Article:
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Discussion Starter #1
i have a question for you guys to help me with. I have a 350 with all the machine work done sitting in my garage, and i am planning to buy a 400 with all the machine work done from a guy i know. My question is what would be better for the street, this is going in a 1991 s-10. I could put the 350 crank in the 400, but i am kinda shady on using the bearing spacers. Has anybody used these spacers, and how good do they hold up?
Thanks
Rich
 

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the 383 stroker is a wise choice, but if you are going to be driving the truck everyday, may be a little too much. the 400 will rn a lot hotter than the 350, but ca be componsated with electric fans and bigger aluminum radiators.
 

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well there ate two ways of building a 383, 400 block with 350 crank,

and secondly using 350 block bored .030 with a 400 crank.

in my opinnion the latter is the choice for you as the motor would be more tourkey and makeing power lower in the rpm range, it is a street car remember?.

just be sure that you upgrade your heads ie. Dart II's or motown 220 thats where your power is going to come from..

And if you atre all gung ho about power, a procharger for a carburated chev runs you arround 3Grand all total. and it will double!! your horsepower on that 350. and with 550/600 hp you better start adding a cage, upgraded tranny, rear etc etc.
 

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Discussion Starter #4
Do you know what is cheaper on the 383, putting a 350 crank in a 400 or putting a 400 crank in a 350? I wanna do things right and just curious which is stronger and which one is cheaper i am thinking that if you put the 350 crank in the 400 you wouldn't have to buy an externally balanced balancer and flexplate. And what is the difference on the two motors making a 383
thanks again
 

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I would save the money on putting together the stroker and just put together the 350. You could sell the 400 off and finance the deal for the 350. Just my take.
 

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Okay we are not talking about a 383 and a 400 here. It is 377 and 400. Big Differance. The 377 is a destroked application. Usually to better the rod angle and increase the RPM capability of the engine. For the street low end torque is king. The longer stroke 400 will feel stronger because it will make better low end torque.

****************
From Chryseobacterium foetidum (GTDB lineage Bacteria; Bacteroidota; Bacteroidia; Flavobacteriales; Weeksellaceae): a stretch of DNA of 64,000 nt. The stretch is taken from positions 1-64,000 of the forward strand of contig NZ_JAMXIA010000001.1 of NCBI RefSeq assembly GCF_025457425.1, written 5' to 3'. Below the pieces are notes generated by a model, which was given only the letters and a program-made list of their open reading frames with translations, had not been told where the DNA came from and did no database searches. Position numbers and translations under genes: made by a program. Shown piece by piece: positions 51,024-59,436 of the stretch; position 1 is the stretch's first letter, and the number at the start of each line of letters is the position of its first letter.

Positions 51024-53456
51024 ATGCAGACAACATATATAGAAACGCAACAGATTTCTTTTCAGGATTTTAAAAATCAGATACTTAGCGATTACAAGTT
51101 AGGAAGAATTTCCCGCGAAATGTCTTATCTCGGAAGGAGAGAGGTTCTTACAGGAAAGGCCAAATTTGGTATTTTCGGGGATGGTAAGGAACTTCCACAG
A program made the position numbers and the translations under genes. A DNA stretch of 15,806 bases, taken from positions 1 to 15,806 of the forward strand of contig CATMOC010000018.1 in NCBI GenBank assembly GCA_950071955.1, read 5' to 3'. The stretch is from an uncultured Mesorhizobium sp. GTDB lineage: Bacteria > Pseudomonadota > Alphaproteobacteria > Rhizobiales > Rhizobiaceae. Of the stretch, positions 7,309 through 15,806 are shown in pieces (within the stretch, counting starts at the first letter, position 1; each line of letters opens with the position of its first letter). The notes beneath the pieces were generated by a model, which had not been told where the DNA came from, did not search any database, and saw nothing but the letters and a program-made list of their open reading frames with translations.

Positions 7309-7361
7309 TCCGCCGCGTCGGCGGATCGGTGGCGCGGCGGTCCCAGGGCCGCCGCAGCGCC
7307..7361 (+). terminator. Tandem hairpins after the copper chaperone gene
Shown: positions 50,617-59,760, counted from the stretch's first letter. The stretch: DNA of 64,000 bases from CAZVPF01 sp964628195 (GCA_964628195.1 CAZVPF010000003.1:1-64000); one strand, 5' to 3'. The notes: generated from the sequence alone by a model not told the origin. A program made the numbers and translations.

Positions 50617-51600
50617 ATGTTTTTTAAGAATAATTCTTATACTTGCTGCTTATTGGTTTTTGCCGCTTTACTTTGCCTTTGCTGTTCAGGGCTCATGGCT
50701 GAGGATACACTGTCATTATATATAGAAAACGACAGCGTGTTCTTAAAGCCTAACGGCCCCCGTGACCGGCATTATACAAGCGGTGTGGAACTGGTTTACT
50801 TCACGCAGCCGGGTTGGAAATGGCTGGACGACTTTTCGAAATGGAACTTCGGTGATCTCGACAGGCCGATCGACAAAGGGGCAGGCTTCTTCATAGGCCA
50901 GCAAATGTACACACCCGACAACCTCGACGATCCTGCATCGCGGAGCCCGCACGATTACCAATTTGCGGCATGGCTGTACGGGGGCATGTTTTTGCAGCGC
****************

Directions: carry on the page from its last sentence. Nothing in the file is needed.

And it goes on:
Chris
 

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I just read the mowtown 220 statement. On the street you dont want these. The big ports will kill velocity and low end torque. A small runner head will be better.

Chris
 

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What do you want the motor to do? If you want to circle track race your S-10 for the weekend (this will be its last recorded use), then the 377 would be just fine. If you didn't have the 400, it would be easy to build a very nice 383 for about $500 more than a box stock 350. It will make lots of torque and very good power.

But since you want the 400, then just build a 400 (406 at .030 over bore). It can run as cool in an S-10 as it did in the pickups that most of them came in. It can have more torque and more power than the 383.
 

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I drove a 377 on the street for 2 years as a daily driver, loved it. I broke all the so called rules, ran a single plane, 250+ duration solid cam, solid engine mounts, 4.56 gears and a 2,200 and 3,500 stall converter and nitrous. the car would rev to the sky and even with the little converter it would blow the tires away no matter how slowly i got into the throttle. i loved that engine, sold it only to build a twin turbo engine, thats my story
Grant J Farmer
 

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i am going to buy a new 3.75 crank and it could go in either one. It would be a daily driver with some ocasional off roading, and i have a brand new 4 core radiator. oh and another question how much would a 400 block be worth? and its stock crank?
 
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